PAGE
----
Skip to Content

In Kansas City, a New Nissan Leaf is Only $11,510

The 2017 Nissan Leaf.The 2017 Nissan Leaf.
The 2017 Nissan Leaf.Nissan USA

If you’re shopping for a car near Kansas City, it might be time to make like Bob Dylan and go electric.

Until January 3rd of next year, a $10,000 rebate on several models of the Nissan Leaf is available through Kansas City Power and Light. Stacked with Federal tax credits of up to $7,500 (and minus sales taxes and financing), that means buyers would pay just $11,510 for the entry-level 2016 Leaf S 24kWh.

Get Data Sheet, Fortune’s technology newsletter.

As a quick comparison, that’s less than the Kelley Blue Book price for a bare-bones used 2014 Camry. And the Leaf includes free charging for two years through Nissan (though that offer is also available in a few dozen other U.S. markets).

While the discount is officially available to “eligible KCP&L participants,” one source told CleanTechnica that you don’t actually have to be a customer to qualify. So if you’re in Chicago or Dallas and in the market for a new car, it might be time for a road trip.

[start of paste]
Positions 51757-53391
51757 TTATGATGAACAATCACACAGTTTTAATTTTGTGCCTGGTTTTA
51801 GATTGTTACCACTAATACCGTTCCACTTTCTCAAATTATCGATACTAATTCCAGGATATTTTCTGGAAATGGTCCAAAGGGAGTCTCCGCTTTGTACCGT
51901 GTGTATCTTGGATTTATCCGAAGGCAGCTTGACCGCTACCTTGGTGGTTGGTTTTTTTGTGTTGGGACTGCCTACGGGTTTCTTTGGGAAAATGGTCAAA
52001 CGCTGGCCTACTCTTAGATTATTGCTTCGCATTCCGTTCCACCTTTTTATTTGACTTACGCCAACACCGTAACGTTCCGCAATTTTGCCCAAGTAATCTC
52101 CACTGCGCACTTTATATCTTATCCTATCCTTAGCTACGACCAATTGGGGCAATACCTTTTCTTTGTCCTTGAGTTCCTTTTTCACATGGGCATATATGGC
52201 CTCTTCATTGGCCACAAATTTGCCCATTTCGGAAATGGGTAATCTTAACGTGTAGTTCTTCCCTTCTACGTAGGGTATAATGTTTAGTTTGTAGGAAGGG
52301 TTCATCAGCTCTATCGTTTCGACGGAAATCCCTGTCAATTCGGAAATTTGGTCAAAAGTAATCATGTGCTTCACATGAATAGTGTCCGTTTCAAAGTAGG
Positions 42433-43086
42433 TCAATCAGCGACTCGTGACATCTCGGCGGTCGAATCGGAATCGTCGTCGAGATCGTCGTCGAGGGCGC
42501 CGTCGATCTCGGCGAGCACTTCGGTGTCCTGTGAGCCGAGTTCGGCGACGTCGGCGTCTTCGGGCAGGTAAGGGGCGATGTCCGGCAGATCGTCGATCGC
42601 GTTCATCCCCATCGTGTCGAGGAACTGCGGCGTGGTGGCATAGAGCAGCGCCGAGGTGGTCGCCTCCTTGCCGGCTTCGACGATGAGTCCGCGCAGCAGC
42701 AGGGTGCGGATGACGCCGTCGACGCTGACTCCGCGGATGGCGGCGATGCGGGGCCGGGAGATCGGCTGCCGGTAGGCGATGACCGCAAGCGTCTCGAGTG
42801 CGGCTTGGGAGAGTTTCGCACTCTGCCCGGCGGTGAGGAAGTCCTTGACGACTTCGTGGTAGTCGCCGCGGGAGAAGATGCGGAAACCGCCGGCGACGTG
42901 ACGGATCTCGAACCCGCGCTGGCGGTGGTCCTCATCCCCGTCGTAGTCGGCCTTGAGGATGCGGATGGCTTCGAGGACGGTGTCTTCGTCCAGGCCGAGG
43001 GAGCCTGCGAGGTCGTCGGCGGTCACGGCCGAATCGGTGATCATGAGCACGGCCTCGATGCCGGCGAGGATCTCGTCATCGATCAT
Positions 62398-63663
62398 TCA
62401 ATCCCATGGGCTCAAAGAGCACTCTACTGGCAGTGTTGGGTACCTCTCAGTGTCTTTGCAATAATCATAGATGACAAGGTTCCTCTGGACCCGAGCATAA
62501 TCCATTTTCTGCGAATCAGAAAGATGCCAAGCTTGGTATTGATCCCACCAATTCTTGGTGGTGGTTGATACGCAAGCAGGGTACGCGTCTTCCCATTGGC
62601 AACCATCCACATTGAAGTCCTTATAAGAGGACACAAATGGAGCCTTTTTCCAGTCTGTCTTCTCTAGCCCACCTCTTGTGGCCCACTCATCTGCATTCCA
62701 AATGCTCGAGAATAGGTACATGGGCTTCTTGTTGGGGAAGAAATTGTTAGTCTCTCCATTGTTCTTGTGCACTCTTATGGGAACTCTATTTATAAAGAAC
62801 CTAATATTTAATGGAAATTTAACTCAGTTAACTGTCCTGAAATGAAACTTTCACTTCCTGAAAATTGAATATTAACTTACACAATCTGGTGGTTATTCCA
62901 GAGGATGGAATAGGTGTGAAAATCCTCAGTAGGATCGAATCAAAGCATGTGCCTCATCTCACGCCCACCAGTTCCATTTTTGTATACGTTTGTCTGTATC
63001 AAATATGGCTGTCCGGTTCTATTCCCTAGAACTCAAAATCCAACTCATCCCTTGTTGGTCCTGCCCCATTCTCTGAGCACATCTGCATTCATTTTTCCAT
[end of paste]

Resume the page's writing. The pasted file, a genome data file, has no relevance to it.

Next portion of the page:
On the other hand, the same source reports that 2016 models have been “wiped out” from dealerships, and 2017 models are about $1,200 more expensive. And Car and Driver gives the Leaf a middling rating, dinging it slightly on styling and features.

Though it’s generous by any standard, the rebate is just one of a good number of incentives for electric vehicles right now. State credits and rebates range from $2,000 in New York and Pennsylvania all the way up to a whopping $6,000 in Colorado. (The previously complex Colorado tax credit formula will be simplified to a flat $5,000 in 2017).

For more on electric vehicles, watch our video.

While the Kansas rebate is only available for two more weeks, the Federal $7,500 EV tax credit comes with its own, slightly less predictable timeline. That credit is tied to each manufacturer’s number of electric vehicles on the road, beginning to phase out as soon as a maker sells 200,000 cars. Most automakers have been projected to hit that cap in 2018.